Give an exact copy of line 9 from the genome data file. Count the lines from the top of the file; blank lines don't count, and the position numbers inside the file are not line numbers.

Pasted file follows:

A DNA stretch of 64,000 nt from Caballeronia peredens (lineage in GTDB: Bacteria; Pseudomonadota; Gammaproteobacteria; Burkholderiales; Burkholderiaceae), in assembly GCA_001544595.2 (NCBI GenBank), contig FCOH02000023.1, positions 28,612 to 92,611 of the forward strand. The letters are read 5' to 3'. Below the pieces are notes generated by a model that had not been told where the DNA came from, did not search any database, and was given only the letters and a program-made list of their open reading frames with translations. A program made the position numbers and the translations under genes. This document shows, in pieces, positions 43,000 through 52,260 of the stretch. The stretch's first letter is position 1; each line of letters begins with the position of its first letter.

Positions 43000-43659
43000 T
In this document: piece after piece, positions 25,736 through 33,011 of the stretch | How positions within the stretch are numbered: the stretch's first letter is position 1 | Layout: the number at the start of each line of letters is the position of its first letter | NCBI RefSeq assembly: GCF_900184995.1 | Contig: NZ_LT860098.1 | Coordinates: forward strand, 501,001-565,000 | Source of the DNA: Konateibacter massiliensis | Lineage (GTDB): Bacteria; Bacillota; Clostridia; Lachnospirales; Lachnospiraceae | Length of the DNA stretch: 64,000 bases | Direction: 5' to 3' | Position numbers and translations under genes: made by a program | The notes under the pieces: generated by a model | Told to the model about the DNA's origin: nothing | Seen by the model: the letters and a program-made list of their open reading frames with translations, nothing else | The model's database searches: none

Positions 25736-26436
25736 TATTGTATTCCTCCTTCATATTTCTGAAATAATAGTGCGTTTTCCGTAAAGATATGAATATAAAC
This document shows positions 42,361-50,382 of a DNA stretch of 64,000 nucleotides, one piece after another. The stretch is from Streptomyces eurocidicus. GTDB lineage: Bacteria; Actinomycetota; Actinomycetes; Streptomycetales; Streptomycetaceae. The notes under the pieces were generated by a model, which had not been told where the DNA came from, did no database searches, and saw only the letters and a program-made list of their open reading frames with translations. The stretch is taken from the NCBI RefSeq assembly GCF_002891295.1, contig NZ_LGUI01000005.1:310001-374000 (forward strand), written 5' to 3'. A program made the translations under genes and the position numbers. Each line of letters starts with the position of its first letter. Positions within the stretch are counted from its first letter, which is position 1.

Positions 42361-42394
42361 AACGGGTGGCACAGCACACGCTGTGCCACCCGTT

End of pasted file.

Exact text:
42361 AACGGGTGGCACAGCACACGCTGTGCCACCCGTT